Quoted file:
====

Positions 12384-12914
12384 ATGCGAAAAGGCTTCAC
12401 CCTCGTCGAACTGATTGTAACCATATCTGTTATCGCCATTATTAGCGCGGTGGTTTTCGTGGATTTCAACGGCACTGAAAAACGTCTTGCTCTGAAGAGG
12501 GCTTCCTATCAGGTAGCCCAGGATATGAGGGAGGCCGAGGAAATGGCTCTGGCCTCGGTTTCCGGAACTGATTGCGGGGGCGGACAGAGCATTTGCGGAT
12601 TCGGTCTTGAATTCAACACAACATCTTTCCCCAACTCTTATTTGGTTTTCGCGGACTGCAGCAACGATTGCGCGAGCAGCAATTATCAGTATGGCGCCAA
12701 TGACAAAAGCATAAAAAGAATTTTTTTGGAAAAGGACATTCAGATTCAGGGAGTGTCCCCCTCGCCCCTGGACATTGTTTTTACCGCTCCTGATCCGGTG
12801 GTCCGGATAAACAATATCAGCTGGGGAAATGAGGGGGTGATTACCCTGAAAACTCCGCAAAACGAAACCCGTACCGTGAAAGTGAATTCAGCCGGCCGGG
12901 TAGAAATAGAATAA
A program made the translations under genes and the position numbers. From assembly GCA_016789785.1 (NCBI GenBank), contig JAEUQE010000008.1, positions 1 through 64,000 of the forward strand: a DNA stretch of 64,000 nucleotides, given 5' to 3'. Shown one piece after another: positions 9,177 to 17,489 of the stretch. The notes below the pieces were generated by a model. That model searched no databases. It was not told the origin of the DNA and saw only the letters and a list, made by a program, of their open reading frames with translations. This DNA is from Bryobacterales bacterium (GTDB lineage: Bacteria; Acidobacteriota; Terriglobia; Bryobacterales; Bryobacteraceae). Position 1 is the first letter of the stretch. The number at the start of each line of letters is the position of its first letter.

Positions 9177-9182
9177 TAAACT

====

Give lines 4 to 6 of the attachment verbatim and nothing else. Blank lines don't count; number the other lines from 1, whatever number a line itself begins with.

12501 GCTTCCTATCAGGTAGCCCAGGATATGAGGGAGGCCGAGGAAATGGCTCTGGCCTCGGTTTCCGGAACTGATTGCGGGGGCGGACAGAGCATTTGCGGAT
12601 TCGGTCTTGAATTCAACACAACATCTTTCCCCAACTCTTATTTGGTTTTCGCGGACTGCAGCAACGATTGCGCGAGCAGCAATTATCAGTATGGCGCCAA
12701 TGACAAAAGCATAAAAAGAATTTTTTTGGAAAAGGACATTCAGATTCAGGGAGTGTCCCCCTCGCCCCTGGACATTGTTTTTACCGCTCCTGATCCGGTG